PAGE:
Peter Wellings: Cricket History
After gaining an Honours Degree in Leisure Management, Peter travelled through the club cricket route to join Middlesex CCC whom he trialled with in 1995 then signed professional terms for the 1996/97 seasons.
After retiring from First Class Cricket, he set up 'Coaching Cricket Excellence' with the aim of providing top quality cricket coaching to both children and adults of all ages and abilities.
Peter’s involvement with top class representative cricket continued and he captained the Minor Counties U25 XI, Middlesex Cricket Board and Middlesex League representative sides and also represented the England Amateur XI on eight occasions. Peter’s coaching CV includes:
- Head Coach of the British Army Cricket Team 1998-2000
- Head Coach UK Combined Services Cricket 1998-2000
- Overseas Director Of Cricket East Bay Youth Cricket Association, California, USA (Current)
- Overseas Player & Coaching Consultant Coronation CC, South Africa (Current)
- Head Coach Ealing CC Academy, west London 2003-2012
- Director Of Cricket DPS Rewari School, Haryana, India (Current)
- Coaching Consultant Richmond CC, west London (Current)
Peter is now an ECB Level III coach running cricket coaching activities in the UK and all over the world. He speaks competent Hindi, Urdu, French and Afrikaans. Peter has coached in over 10 different countries including India, the United States, France, Australia, Barbados, South Africa and Uganda and he believes passionately that cricket can be the catalyst to develop not only a person's sporting ability but also their character:
"Cricket is a way of life for me. Whether I'm running projects in England or India I've seen the benefit that playing cricket can give, especially to children. Cricket's values are founded on honesty, integrity and respect and whether you’re a total beginner aged 4 or a professional player it always has something to teach you about sport and life."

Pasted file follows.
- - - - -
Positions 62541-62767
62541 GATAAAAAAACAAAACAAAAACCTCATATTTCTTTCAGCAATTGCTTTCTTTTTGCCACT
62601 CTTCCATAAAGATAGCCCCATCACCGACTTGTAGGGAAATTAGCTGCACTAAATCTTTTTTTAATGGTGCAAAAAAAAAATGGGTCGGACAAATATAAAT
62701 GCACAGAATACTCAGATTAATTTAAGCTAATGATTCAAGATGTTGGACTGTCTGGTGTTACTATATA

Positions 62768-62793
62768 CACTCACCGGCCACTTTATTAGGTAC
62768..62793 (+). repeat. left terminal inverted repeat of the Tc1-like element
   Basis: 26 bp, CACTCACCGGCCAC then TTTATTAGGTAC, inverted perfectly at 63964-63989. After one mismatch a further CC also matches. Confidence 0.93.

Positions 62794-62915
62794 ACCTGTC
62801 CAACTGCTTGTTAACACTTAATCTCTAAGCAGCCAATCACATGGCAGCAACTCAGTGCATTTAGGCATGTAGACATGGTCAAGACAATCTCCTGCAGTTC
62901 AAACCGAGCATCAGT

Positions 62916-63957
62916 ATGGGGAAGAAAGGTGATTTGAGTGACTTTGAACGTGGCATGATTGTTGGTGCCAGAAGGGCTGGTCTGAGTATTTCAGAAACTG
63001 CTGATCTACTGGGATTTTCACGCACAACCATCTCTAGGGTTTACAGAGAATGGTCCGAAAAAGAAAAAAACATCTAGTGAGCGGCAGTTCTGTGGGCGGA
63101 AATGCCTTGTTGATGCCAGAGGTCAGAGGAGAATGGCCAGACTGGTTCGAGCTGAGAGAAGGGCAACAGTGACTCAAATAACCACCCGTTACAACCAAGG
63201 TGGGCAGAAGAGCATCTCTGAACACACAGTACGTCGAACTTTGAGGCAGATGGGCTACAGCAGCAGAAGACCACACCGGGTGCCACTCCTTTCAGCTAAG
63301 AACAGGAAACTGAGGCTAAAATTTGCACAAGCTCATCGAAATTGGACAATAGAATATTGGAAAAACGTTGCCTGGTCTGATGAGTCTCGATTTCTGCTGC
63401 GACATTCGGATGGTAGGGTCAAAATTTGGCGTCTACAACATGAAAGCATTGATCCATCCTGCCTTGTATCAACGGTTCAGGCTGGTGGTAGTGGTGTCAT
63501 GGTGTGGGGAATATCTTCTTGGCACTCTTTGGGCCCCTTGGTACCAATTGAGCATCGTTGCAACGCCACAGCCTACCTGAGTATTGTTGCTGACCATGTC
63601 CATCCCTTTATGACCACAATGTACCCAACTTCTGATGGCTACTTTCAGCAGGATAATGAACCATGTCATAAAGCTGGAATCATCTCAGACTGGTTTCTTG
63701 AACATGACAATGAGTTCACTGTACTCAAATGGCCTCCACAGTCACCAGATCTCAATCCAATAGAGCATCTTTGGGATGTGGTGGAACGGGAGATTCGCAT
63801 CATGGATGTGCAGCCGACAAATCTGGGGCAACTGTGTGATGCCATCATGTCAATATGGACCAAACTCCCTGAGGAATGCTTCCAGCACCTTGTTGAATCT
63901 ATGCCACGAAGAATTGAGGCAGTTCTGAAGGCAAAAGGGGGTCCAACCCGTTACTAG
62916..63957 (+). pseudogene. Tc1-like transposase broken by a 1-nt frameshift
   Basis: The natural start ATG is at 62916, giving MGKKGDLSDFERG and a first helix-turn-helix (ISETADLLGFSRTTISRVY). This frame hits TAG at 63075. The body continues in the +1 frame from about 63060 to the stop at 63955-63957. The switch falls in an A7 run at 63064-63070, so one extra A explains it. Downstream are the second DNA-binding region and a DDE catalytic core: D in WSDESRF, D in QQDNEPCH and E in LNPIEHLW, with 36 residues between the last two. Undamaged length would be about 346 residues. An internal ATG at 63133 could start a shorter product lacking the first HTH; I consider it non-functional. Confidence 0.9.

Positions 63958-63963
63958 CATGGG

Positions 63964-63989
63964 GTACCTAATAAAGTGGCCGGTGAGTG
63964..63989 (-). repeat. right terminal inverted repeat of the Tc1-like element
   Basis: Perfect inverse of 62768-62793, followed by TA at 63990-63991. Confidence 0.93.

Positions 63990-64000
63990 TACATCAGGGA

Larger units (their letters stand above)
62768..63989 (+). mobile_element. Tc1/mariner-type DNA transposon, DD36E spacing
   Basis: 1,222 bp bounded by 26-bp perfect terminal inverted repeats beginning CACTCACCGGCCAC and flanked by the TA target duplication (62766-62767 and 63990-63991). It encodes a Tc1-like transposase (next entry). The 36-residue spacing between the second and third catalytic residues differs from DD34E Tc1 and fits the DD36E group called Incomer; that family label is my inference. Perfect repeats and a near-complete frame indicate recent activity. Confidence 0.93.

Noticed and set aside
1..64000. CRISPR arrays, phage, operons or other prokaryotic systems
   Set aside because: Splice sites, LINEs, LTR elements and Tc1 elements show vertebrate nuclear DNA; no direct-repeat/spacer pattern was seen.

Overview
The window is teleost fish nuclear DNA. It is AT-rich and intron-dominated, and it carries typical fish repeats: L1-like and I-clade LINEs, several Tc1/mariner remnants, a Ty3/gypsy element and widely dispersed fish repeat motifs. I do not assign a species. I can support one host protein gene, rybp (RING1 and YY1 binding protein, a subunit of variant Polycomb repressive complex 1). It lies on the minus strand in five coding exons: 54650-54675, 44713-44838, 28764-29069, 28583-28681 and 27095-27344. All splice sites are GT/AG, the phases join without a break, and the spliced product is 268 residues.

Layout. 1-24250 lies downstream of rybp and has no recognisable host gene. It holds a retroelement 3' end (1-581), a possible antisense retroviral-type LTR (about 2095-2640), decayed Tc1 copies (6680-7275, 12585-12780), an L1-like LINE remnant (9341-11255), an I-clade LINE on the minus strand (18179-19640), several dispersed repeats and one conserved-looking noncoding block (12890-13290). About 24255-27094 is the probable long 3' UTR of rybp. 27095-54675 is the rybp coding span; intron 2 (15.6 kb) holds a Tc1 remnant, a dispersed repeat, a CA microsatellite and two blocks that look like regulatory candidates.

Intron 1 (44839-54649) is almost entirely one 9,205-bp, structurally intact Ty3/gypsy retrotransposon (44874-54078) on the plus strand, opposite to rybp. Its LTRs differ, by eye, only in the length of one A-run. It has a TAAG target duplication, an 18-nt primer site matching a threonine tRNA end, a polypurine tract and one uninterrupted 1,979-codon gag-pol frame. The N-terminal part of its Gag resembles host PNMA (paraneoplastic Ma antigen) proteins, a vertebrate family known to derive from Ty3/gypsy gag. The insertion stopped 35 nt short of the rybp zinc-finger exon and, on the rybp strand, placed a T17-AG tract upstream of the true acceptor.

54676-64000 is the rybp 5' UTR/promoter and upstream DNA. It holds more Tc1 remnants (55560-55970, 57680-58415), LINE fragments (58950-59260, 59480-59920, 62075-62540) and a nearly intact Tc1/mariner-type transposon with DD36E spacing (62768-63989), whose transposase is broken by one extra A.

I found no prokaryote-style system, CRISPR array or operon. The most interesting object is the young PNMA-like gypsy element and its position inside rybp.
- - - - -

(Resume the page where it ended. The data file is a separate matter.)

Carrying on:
To me the most important aspect of coaching is to enhance the natural ability that a cricketer possesses. For some that will mean making adjustments to their technique to enable them to best utilise their skill whereas for others, simply encouraging them to play as feels natural is the best course.
Good technique is desirable but it's not the only thing - mental toughness, the will to win and staying calm under pressure are the real keys to being a successful cricketer. If I was to give one piece of advice to a cricketer or team above all others, it would be to practice as you play. Whether you're in the nets, bowling to a keeper or doing some fielding practice, you should train with the same intensity as you would do in a real match. Train hard – fight easy is a phrase used by the British Army and I think it’s spot on.
As for coaching children, the best method is to challenge them to find out what they themselves are capable of whilst giving them bags of encouragement. "You've caught 10 balls on the trot - now let's try 15", "Great shot, can you do it again?" Children will instinctively want to do something better - showing them ways they can achieve that goal then letting them work it out for themselves is the key. Healthy competition is essential and makes sessions so much more fun. I use competitive scenarios all the time when coaching and then insist that everyone shakes hands and says ‘well played’ at the end. If cricket isn’t fun then what’s the point?
From the young star who excels in all aspects of the game to the child who lacks real ability but simply enjoys playing cricket, we should all do everything we can to foster their love of the sport. Enthusiasm, involvement, congratulations on doing well, a kind word when the game goes against them - all of these will inspire children to fall in love with cricket and once that happens, the rest takes care of itself.